Larger firms have also been active in the region for decades, especially in the cotton sector, one of the region’s main export crops. A number of them are seeking to expand and build their value chains.
In Chad, Singapore-based Olam International Ltd. is helping to revive the country’s cotton sector. The company took a large stake in CotonTchad SN, the country’s monopoly ginning company, and met its debt obligations. This helped instill confidence in farmers, leading to a sharp increase in production.
Meanwhile, French cotton company Advens-Geocoton Group, active in Burkina Faso and Mali, is also convinced that the Sahel’s agribusiness sector will play a more prominent role creating jobs, boosting growth, and strengthening stability in the region.
“The true potential of agriculture in the Sahel has been overlooked for too long,” said Karim Ait Talb, the company’s deputy general manager. “Agriculture has traditionally been seen as a subsistence activity, when in fact it is a tremendous economic driver that can contribute to the emergence of the region in a sustainable manner.”
The Sahel’s challenges are clear and well documented. Yet there are also strong incentives supporting growth and investment in agribusiness in the region.
Sahelian farmers are enjoying rising demand for foods once deemed exotic but that are now commonplace in supermarkets around the world, including mangoes, sesame seeds, and cashew nuts.
For example, Mali has tripled its mango exports over the last decade. In neighboring Burkina Faso, sesame acreage more than doubled between 2010 and 2015, driven primarily by demand from Asia, the Middle East, and Europe.
The Sahel’s population is expected to more than double by 2050. This, combined with rapid urbanization, is fueling and transforming local demand for agriculture, according to Léopold Ghins, an economist at the OECD’s Sahel and West Africa Club.
Harvesting fresh moringa leaves in Niger. Photo courtesy: Entreprise Agricole Goroubi
“Urban consumers tend to have higher incomes and are looking for a greater variety of foods, including in the form of processed and packaged products. Demand for fruits, vegetables, meat, fish, and dairy products is also increasing,” Ghins said.
Growing demand for foods the Sahel has long produced is proving a boon for the region. Processing them at home or adding value in other ways, including through organic farming, will create even more jobs and higher incomes, especially for women, who dominate employment in processing and retailing.
But with 1.2 million young Sahelians entering the labor market each year, the agribusiness sector urgently needs support to reach its full — or at least a much fuller — potential. This is where investors, including development finance institutions and other partners, can make a meaningful difference.
A major challenge to farming in the Sahel is limited access to finance. Many banks in the region lack the knowledge needed to assess the risks involved, dulling their desire to provide financing. In Burkina Faso, for example, agriculture accounts for 27 percent of the country’s GDP, but less than 4 percent of the loans provided by banks, according to official data.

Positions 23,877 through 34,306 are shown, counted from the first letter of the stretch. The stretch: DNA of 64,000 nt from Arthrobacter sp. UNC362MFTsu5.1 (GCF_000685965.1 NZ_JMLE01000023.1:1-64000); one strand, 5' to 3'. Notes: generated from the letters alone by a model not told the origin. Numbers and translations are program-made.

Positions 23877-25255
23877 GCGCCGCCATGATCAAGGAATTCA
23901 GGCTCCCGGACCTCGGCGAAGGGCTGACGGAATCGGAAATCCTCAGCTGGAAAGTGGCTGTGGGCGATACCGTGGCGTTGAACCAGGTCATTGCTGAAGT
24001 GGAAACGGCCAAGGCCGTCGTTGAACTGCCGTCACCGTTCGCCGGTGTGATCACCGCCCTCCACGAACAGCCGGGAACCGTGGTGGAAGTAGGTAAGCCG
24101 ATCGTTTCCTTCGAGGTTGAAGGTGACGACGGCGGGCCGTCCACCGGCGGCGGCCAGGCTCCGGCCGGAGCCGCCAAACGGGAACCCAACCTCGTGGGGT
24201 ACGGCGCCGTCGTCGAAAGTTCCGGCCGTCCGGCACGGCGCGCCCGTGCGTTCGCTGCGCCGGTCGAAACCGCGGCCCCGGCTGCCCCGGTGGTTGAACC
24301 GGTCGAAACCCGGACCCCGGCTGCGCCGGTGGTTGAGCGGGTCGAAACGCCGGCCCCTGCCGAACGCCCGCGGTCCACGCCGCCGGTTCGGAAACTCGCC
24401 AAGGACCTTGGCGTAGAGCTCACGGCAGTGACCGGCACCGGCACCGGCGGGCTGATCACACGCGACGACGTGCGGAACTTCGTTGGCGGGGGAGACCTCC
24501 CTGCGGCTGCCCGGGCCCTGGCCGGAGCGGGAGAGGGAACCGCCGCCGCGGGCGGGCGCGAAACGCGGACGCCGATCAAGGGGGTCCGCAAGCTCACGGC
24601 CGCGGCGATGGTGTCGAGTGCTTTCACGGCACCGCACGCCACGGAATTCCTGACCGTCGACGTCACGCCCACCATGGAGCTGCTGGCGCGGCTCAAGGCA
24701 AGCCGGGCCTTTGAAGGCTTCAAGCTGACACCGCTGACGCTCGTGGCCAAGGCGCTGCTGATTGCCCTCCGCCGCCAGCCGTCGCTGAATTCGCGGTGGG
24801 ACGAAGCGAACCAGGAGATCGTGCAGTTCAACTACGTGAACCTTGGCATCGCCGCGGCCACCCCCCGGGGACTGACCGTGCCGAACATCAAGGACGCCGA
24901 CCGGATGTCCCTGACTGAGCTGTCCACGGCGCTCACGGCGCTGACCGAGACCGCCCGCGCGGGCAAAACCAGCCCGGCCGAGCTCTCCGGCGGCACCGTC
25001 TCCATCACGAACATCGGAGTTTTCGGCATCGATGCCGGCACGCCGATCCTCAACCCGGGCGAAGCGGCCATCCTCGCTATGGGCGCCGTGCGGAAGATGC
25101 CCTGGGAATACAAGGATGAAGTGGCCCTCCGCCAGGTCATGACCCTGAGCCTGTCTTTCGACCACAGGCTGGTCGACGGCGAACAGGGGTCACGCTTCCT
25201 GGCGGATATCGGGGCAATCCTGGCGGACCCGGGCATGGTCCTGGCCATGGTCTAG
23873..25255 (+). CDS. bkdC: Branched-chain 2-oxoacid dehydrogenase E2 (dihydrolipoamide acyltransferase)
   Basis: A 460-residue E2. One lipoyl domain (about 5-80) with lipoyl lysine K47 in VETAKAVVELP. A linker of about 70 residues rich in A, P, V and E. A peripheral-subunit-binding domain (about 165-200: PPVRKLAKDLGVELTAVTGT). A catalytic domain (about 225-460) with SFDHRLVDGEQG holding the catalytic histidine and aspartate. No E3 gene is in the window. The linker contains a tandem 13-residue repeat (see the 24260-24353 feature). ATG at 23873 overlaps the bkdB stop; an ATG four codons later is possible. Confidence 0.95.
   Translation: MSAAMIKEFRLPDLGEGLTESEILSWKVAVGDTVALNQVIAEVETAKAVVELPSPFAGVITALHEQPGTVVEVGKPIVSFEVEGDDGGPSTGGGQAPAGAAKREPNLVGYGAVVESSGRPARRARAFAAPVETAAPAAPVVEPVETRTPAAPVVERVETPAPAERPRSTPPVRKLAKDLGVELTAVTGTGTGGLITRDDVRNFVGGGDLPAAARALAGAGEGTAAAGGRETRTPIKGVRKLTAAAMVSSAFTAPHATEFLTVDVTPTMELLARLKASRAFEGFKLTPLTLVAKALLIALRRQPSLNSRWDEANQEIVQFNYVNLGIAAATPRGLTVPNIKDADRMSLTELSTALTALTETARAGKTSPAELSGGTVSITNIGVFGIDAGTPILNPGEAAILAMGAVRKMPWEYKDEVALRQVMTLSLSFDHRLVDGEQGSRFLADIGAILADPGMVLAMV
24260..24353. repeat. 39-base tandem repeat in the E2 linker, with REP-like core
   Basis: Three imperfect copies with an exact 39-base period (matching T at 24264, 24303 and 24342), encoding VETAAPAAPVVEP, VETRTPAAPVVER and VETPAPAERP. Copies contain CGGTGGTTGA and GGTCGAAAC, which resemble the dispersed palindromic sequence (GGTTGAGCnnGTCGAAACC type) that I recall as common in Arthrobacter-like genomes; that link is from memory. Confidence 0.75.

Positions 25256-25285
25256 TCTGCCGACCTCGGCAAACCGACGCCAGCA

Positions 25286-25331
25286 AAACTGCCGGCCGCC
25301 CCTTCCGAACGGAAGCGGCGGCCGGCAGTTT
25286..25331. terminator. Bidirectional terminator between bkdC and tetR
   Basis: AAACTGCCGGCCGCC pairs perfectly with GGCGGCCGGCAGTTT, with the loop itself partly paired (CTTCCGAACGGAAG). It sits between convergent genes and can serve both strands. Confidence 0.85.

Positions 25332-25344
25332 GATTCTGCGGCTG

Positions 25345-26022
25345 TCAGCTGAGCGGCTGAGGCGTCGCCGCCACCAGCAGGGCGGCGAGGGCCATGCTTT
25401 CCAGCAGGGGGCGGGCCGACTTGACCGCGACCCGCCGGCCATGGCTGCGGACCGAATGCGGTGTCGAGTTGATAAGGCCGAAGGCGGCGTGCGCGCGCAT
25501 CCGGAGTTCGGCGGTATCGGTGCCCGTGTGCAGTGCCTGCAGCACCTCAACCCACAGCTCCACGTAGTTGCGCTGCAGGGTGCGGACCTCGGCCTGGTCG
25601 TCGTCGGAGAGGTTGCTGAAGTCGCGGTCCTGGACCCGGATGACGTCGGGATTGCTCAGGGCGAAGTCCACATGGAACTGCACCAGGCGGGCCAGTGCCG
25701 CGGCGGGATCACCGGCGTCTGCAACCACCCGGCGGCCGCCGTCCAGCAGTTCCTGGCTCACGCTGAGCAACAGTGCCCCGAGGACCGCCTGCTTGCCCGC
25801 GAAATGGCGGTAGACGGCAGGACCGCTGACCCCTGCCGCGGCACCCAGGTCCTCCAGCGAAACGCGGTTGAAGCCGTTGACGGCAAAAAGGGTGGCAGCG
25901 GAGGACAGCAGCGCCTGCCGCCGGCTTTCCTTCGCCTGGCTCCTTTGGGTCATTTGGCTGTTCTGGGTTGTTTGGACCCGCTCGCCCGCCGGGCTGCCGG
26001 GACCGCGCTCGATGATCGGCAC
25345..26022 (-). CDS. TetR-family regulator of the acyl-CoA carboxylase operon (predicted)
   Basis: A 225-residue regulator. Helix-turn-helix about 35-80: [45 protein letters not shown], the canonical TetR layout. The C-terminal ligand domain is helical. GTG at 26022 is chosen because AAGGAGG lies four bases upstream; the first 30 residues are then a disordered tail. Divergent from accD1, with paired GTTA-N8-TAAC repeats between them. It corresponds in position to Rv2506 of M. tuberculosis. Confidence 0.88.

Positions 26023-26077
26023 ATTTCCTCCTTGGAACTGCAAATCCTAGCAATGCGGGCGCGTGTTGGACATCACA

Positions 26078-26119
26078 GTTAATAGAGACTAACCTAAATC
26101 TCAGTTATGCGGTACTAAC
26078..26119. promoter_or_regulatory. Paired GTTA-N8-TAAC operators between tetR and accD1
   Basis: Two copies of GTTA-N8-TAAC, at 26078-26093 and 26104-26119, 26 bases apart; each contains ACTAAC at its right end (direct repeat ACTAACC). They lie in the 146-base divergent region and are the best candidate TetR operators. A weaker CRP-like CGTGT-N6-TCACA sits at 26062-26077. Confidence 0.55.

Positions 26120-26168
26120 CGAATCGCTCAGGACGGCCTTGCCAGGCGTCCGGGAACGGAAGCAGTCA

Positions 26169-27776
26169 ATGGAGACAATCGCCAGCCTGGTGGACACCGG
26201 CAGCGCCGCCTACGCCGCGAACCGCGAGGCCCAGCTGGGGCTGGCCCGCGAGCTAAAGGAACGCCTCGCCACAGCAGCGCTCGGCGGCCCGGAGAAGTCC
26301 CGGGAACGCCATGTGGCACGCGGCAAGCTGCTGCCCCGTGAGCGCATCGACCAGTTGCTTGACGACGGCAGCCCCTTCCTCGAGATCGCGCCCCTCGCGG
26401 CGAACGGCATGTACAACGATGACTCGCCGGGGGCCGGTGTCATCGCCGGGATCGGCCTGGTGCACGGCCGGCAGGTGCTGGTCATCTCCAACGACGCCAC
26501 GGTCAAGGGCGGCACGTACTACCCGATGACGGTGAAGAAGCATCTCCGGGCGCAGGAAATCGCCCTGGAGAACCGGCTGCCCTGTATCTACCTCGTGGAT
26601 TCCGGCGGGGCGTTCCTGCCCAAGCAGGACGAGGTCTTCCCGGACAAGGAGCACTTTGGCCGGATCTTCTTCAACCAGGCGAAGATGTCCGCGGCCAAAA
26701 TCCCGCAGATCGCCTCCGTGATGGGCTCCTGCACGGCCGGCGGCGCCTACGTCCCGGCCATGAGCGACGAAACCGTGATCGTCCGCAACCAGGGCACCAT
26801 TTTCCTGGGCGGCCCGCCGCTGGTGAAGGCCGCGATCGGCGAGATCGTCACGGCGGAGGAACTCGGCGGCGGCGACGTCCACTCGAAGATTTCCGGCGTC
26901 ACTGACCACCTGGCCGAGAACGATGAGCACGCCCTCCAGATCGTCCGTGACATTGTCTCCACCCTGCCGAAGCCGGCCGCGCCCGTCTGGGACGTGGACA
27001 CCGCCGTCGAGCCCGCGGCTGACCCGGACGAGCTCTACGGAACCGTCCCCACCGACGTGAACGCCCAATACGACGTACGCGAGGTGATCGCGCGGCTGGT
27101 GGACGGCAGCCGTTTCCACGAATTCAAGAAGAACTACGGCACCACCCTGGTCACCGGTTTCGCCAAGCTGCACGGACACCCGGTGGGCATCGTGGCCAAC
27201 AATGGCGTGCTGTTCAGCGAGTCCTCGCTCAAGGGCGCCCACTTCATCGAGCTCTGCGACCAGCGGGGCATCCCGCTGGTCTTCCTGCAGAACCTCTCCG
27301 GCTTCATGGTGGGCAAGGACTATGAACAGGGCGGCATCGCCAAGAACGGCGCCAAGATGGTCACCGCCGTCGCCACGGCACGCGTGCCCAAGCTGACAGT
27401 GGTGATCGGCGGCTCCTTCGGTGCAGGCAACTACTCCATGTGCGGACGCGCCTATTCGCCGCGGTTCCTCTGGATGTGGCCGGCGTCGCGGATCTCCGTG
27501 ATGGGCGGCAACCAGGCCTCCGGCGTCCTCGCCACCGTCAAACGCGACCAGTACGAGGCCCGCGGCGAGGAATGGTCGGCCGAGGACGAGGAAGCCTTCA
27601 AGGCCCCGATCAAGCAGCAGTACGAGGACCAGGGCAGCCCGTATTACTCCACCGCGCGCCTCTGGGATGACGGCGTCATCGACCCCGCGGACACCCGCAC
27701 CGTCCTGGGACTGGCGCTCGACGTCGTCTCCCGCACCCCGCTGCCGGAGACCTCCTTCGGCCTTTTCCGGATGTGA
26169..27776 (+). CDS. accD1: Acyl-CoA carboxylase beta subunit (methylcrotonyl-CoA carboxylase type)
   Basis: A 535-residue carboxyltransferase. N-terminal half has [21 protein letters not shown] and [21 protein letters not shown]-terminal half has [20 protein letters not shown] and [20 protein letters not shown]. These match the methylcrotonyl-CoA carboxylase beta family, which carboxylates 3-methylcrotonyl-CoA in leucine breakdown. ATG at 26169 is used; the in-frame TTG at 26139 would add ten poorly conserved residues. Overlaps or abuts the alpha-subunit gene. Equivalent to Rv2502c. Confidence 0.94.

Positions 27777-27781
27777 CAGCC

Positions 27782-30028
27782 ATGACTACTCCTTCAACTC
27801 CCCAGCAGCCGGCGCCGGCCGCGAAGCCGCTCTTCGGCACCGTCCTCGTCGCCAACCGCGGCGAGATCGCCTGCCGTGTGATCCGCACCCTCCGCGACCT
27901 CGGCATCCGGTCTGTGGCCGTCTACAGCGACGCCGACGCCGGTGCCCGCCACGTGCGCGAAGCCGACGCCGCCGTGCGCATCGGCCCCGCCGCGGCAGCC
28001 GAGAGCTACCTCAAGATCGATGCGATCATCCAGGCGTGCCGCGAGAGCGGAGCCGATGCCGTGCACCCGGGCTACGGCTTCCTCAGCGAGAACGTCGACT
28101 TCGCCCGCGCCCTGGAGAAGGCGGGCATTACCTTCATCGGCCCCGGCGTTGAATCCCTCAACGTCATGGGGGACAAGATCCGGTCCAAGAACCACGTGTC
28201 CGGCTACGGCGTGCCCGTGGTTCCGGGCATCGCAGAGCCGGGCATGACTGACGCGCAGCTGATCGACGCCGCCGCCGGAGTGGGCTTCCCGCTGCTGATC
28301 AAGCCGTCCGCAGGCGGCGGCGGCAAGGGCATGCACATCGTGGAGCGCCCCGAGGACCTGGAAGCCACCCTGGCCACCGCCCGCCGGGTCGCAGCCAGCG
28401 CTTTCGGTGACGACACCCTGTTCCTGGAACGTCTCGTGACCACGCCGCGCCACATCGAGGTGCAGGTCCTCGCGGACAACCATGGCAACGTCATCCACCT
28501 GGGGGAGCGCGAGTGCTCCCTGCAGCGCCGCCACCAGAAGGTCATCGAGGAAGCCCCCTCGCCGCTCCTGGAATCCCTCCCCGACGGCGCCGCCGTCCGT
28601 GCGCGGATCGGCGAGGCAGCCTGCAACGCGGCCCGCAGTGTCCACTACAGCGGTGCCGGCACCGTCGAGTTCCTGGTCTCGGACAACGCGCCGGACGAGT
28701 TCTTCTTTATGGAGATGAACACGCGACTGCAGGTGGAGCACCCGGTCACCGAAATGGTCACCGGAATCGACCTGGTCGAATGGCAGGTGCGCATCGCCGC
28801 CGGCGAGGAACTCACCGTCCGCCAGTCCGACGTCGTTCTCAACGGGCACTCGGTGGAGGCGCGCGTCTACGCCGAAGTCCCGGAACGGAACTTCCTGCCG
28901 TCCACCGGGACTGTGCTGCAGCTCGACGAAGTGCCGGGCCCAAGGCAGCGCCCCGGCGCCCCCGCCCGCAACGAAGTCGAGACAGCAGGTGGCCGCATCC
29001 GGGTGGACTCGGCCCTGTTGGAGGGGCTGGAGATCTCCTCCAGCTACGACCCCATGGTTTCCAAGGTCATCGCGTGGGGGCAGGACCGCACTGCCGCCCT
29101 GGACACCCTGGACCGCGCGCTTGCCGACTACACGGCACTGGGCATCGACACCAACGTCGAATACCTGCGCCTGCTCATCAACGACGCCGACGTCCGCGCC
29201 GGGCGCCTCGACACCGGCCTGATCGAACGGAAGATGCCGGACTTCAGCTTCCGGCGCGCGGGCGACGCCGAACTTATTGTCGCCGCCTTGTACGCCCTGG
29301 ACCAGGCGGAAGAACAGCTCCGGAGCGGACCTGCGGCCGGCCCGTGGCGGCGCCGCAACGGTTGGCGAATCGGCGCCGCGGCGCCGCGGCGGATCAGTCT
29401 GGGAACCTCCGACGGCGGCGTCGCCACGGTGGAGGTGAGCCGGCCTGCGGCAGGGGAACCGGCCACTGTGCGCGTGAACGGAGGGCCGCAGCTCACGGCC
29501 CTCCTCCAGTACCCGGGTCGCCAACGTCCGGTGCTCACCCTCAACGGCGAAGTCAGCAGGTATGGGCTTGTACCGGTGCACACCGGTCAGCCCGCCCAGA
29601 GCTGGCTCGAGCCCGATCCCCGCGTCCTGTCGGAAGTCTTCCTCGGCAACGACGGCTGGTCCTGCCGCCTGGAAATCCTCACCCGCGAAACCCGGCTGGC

Meanwhile, entrepreneurs, despite their dedication, often fail to grow their businesses because they can’t produce the collateral necessary to obtain a loan.
“This is unfortunately the reality faced by most entrepreneurs in the region,” said Rosemonde Touré, the founder of Rose Eclat, a company in Burkina Faso specializing in the production of dried mangoes. “Banks ask for impossible guarantees and don’t believe enough in agribusiness. We need more support and financing.”
Aware of these barriers, governments are taking initiatives to expand access to finance, but more reforms are needed, especially to leverage opportunities offered by digital financial services and increase the presence of financial services providers in rural areas.
With four of the five Sahel countries landlocked, infrastructure is another serious challenge. Poor road networks and longstanding issues accessing electricity menace food production and transport across the Sahel, driving up costs and reducing competitiveness.
Development partners, such as the World Bank Group and the African Development Bank, are working with governments to improve the business environment, increase power generation and grid access, modernize transport, and strengthen digital infrastructure and trade.
IFC, for instance, aims to deliver up to $1.2 billion in investments (including mobilization) in the Sahel in the next four years, including in infrastructure, green energy, agribusiness, value chain development, and financial inclusion.
Finally, with temperatures rising 1.5 times faster than the global average and an alarming spiral of severe droughts and devastating floods, the Sahel faces serious threats from climate change.
This already has adverse impacts on food security, conflict, and migration, and poses significant risks to food systems’ performance and resilience, underscoring the need for improved governance of natural resources in the region. Expanding access to irrigation could also build farmers’ resilience to climate-related disasters.
Despite the many obstacles, Ait Talb says he firmly believes in the promising future of agribusiness in the Sahel — provided certain psychological barriers are also removed.
“The perception of risk in the Sahel is higher than it really is. We need to change that by showing models that work and by changing the narrative about the Sahel,” he said. “For sure, there are a lot of difficulties and there’s insecurity. But there is also great potential and therefore, there is hope.”
First Published in March 2022
Updated in June 2022